"So the sophomores are graduating this year, huh?" he said to Evelyn. "Did you know you put the wrong date on all our class pages?"
Evelyn's head snapped up. Her red face flushed darker. "We spent all year on that. Sorry we spent so long on a yearbook and you're just tearing it apart. All we hear are negative things. That's really rude, I'm serious."
Travis shook his head and saluted me as we passed. I tossed back the lazy gesture.
"Oh, it makes me so mad," said Evelyn, and stabbed the table with a pencil. "Hello, Jeremy. Hello, Jeremy's girlfriend."
"Heather," she said.
We passed the row of steaming buffet trays, strolling the flagstones toward the growing music and lights.
All the spidering pathways converged into one as they prepared to feed through the archway. Here the whitewashed walls of the San Juan Capistrano Chapel itself erupted up from the side of the courtyard to glow in the moonlight. This luminescent ghost was the oldest building in California, one of the string of missions that Father Serra and his disciple had called forth from the wilderness unimaginable ages ago, christening them Santa Barbara, San Diego, San Francisco . . .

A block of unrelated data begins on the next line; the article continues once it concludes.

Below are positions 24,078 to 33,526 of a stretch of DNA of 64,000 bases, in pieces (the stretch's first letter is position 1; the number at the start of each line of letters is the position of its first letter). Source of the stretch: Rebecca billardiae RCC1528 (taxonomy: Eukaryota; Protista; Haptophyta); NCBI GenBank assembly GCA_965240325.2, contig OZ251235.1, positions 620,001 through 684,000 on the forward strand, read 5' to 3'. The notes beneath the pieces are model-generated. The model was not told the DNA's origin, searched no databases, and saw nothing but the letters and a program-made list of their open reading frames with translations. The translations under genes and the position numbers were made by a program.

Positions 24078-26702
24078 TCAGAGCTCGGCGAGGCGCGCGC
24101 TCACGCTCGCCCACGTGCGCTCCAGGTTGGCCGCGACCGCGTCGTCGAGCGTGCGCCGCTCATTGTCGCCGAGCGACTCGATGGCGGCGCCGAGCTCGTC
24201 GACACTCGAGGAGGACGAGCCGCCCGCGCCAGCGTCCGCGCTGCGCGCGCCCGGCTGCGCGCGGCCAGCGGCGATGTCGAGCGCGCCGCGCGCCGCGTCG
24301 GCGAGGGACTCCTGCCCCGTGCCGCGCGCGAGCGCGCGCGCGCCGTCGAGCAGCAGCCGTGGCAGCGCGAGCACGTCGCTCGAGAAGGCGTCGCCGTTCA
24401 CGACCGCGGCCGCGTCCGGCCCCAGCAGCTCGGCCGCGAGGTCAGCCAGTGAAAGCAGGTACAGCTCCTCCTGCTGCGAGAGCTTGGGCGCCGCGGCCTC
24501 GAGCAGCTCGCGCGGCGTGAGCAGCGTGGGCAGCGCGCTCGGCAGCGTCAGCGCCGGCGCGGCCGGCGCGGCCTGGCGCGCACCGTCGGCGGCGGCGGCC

Someone grabbed my shoulders, landed with a thud next to me. It was Vic Reyes, wearing a Split T-shirt under his tuxedo jacket, Element wristbands, and a headband around his spiky hair.
"Oh, shit, you scared me, fool," I said.
Vic laughed. We did a handclasp.
"Hey, we don't have dogs sniffing our crotches, bro," he said. "Popper's so full of shit."
Vic's date, sophomore Sara Dunbar, narrowed her lids behind too much eye shadow. "Pooper's a liar," she said.
"Hey, is this your girlfriend?" Vic asked.
"Yeah," I said. "Vic, Heather, Heather, Vic."
"Hi," said Heather, smiling sweetly.